Awards and citations:

1997: Le Prix du Champagne Lanson Noble Cuvée Award for investigations into Champagne for the Millennium investment scams

2001: Le Prix Champagne Lanson Ivory Award for

2011: Vindic d'Or MMXI – 'Meilleur blog anti-1855'

2011: Robert M. Parker, Jnr: ‘This blogger...’:

2012: Born Digital Wine Awards: No Pay No Jay – best investigative wine story

2012: International Wine Challenge – Personality of the Year Award

Monday, 4 July 2016

2016 Tour de France: Peter Sagan in Yellow – uphill sprint today in Angers

Yesterday's results
Although I picked Alejandro Valverde to win yesterday's tricky finish in Cherbourg, my option on Peter Sagan paid dividends as the world champion both won the stage and took over the Yellow Jersey from Mark Cavendish. Like Mark, this is the first time Sagan has worn the jersey. Given that the next two stages to come are flat, Sagan may well remain in Yellow at least until the end of Stage 5 at Le Lioran. The young French rider Julian Alaphilippe came close to winning the stage but Sagan proved to be too strong. 

Good to see two of the great stars of today – Mark Cavendish and Peter Sagan – getting the Yellow Jersey for the first time. Sagan's 5th stage victory and remarkably his first since 5th July 2013 in Albi brings him up level on #TDF stage wins with Chris Froome, Sean Kelly, Hennie Kuiper, Tony Martin, Vincenzo Nibali, Herman van Springel and Jean Stablinski among others.      

Among the favourites both Chris Froome and Nairo Quintana are on the same time – 14" seconds down on Peter Sagan. However, two of their rivals – Alberto Contador and Richie Porte – have lost time. Contador, who crashed on both Saturday and Sunday, is 1.02 down on Sagan. He was dropped on the 3rd category climb in the final kilometres. Richie Porte was unlucky to have a puncture around 5 kilometres before the finish and is now 1.59 down. The biggest question mark is over Contador – how will he cope with Stage 5 that visits the mountains of Cantal? Will he have recovered sufficiently in time?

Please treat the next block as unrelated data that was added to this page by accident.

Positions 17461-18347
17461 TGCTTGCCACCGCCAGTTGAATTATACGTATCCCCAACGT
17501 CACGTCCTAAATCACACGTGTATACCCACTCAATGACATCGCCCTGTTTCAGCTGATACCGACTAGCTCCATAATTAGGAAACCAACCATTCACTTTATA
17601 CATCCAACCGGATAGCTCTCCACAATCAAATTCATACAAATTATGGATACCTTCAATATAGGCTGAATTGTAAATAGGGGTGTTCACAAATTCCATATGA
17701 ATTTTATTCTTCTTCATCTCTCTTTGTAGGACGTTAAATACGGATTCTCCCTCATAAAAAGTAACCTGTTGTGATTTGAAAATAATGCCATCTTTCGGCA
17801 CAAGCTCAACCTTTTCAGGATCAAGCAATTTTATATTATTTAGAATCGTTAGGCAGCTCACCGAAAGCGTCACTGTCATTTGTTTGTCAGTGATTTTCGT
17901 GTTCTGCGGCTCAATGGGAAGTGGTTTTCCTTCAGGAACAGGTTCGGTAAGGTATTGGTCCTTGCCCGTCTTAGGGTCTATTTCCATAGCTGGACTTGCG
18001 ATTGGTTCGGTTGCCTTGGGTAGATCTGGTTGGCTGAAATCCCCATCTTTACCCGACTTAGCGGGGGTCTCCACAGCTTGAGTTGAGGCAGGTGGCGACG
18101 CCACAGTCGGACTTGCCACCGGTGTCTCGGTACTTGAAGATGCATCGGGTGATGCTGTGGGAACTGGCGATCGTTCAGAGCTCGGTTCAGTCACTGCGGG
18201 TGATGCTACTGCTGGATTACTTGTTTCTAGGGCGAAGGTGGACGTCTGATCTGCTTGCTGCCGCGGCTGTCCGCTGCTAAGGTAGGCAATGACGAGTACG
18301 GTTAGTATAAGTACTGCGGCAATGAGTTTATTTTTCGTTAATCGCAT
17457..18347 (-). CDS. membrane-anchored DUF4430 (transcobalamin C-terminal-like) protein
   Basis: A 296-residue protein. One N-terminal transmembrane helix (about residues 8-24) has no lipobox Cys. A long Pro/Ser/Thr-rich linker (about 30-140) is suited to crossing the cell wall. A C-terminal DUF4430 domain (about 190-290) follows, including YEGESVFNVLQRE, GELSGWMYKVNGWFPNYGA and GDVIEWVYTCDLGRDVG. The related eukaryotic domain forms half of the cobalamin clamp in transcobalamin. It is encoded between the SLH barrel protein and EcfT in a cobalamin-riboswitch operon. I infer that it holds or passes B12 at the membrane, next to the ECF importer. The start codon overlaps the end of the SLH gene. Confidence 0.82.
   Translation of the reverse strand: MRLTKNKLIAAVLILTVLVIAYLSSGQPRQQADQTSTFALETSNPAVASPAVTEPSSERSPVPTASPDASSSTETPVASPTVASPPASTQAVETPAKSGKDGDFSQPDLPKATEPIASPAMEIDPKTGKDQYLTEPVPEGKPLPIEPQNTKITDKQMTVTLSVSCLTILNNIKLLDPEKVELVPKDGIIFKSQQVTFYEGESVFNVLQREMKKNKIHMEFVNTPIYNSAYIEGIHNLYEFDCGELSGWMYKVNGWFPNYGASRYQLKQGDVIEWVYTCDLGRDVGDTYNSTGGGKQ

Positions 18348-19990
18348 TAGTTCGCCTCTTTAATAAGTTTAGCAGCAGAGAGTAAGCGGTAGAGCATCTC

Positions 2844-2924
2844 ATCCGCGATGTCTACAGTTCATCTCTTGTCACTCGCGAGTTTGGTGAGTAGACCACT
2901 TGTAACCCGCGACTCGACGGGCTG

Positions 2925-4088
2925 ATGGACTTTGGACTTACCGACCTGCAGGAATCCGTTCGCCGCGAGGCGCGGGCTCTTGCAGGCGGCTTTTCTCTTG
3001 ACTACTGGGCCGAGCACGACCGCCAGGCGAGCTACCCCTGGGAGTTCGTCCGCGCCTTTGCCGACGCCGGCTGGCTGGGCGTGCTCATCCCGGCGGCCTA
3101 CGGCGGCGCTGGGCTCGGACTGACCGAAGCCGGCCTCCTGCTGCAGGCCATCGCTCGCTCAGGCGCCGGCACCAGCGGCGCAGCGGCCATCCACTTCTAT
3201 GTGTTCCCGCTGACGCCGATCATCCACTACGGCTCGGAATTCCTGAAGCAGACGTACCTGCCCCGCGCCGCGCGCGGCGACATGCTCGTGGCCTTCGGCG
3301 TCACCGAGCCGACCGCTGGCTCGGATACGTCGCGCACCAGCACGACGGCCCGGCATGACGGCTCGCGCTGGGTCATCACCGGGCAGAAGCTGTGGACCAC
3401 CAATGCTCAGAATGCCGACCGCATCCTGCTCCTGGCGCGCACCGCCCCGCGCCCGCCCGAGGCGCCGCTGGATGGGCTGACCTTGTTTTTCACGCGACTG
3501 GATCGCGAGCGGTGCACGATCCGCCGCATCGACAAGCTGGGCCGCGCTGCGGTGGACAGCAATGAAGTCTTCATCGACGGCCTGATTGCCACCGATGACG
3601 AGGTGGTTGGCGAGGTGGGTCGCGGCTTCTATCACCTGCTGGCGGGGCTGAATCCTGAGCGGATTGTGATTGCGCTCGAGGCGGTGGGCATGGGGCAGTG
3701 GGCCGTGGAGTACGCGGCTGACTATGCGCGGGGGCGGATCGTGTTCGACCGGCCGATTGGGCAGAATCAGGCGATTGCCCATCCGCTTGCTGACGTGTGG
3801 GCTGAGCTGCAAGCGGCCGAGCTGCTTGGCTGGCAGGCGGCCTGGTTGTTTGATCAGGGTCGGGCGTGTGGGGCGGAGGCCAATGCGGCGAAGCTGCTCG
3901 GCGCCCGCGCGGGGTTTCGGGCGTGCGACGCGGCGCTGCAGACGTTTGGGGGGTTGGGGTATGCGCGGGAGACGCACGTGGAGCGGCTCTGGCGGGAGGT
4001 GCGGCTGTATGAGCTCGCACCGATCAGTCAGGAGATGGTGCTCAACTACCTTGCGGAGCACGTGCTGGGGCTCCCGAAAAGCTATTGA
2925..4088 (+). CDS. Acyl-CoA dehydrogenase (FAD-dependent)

Stage 3: Granville to Angers

At 223.5 kilometres this is the second longest stage of this year's Tour – tomorrow is the longest – 237.5. Apart from a fourth category climb close to the start this stage is pretty flat especially in the latter stages – initially it is quite undulating. Jasper Stuyven, with 4 points, will keep his Polka Dot jersey as best climber. 

The finish in Angers is on the Boulevard Foch by the town hall and a bunch sprint is very likely after the break of the day is caught. Unlike Saturday's finish, the final 600/700 metres of the stage is steadily uphill, although not steep but rises up some 80 feet.

The riders come over the Maine. The road is briefly flat as they go under the One K to go banner. Then the Boulevard Carnot starts to rise up. At the Hotel Mercure the riders turn right into the Boulevard Foch for some 250 metres before crossing the finish line with the road continuing to rise.  

This uphill finish may well suit both André Griepel and Marcel Kittel plus Yellow Jersey wearer Peter Sagan. The trick may be to delay one's sprint until close to the line as if you start too early there is a good chance you will run out of gas. Mark Cavendish should also have a good chance if he can follow wheels until just before the line. 


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